It’s been a banner year for investors, with major stock indexes posting double-digit gains not seen since the roaring twenties.
The S&P 500 climbed over 24% in 2023, marking its best annual performance since 2019. The Dow Jones Industrial Average rose a steady 13%, while the tech-heavy Nasdaq composite soared 43% as investors piled into growth stocks.
For investors with $500,000 in an S&P 500 index fund last January, their nest egg likely grew to around $630,000 over the past 12 months, according to data from Morningstar Direct.
“It’s exciting to see such healthy, positive returns,” said Marguerita Cheng, a certified financial planner and CEO of Blue Ocean Global Wealth. “But this is not the time for investors to get complacent or change course.”
As tempting as it may be to cash out on the market’s meteoric rise, financial advisors caution against reactionary moves. Timing the market rarely pays off in the long run.
Don’t Chase Recent Returns
It’s only natural to want to jump on a rally and seek stocks poised to continue climbing. But chasing recent high returns is often a recipe for buying high and selling low.
Often retail investors get excessively bullish after the move has already happened, turning a win into a loss,” said Ivory Johnson, a CFP and founder of Delancey Wealth Management.
Rather than scramble to catch the wave, stick to your long-term investing strategy. The S&P 500 has historically delivered average annual returns around 6% over the past century. Trying to time the market’s ups and downs could sink those returns close to zero, according to Charles Schwab analysis.
Focus on Time in the Market, Not Market Timing
“I advise clients to remember that time in the market is more important than trying to time the market,” said Cheng. “The market will have highs and lows, but historically continues trending upward over long periods.”
Zooming out over decades reveals stocks reliably deliver positive returns, around 11% annualized between 1900 and 2017 after inflation, according to Johns Hopkins University professor Steve Hanke.
Short-term worries over recessions and pullbacks tend to smooth out over long time horizons. Rather than worry about market peaks, stay invested for the long haul.
Rebalance Your Portfolio
Big market swings can throw your asset allocation out of whack. Stocks may now represent an overweight versus bonds and cash in your portfolio.
“It’s quite possible the market rally has created an overweight to equities versus fixed income,” said Cathy Curtis, a CFP and founder of Curtis Financial Planning. “Rebalancing back to your target allocation can lock in gains from the run-up.”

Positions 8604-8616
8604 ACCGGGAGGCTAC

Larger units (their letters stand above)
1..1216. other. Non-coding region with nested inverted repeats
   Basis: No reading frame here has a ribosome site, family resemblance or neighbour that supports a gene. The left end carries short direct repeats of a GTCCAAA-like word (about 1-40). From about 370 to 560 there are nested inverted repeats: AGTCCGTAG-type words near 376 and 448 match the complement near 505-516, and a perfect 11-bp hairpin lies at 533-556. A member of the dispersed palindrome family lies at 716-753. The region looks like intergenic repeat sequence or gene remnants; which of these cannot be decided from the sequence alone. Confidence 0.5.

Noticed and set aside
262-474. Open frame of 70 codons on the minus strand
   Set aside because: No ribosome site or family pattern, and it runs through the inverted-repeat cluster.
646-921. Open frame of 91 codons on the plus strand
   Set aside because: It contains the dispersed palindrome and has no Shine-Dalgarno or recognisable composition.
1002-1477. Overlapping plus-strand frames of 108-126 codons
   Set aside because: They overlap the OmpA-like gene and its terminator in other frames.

This disciplined rebalancing forces you to sell high and buy low, aligning with the timeless mantra of investing. Trim stock winners and redirect profits into unloved assets like bonds to maintain your preferred risk exposure.
Review Your Risk Tolerance
Market highs present a good opportunity to check in on your risk appetite. Have your goals or time horizon changed? Could you stomach a 20% or 30% market correction?
“Use rallies to re-examine your risk tolerance and investment horizons,” advised Johnson. “Ask yourself if anything major has changed for you.”
Set aside some time to objectively re-evaluate your ability to weather ups and downs. Knowing your risk tolerance helps determine your optimal asset allocation.
Pay Down Debt, Bolster Emergency Savings
While your core portfolio should stay the course, market peaks allow tapping stock gains in your brokerage account for other priorities.
Consider redirecting some profits to pay off high-interest debt like credit cards or personal loans, advised Sophia Bera, a CFP and founder of Gen Y Planning.
Beefing up emergency savings is another prudent move. Financial planners typically recommend keeping 3-6 months of living expenses readily accessible.
For major goals like debt payoff or rainy day funds, it can make sense to take some chips off the table,” said Bera.
With stocks hitting new heights, stick to the basics rather than get caught up chasing returns. Maintain proper diversification, appropriate risk exposure and ample emergency reserves. Keep investing regularly through ups and downs. Avoid reactionary moves like market timing. And use rallies to make sure your allocations and goals still make sense.
Disciplined investors get rewarded for their patience over the long haul. By tuning out short-term noise, 2023’s market highs could be looked back on as just another milestone along a lifetime journey of compounding growth.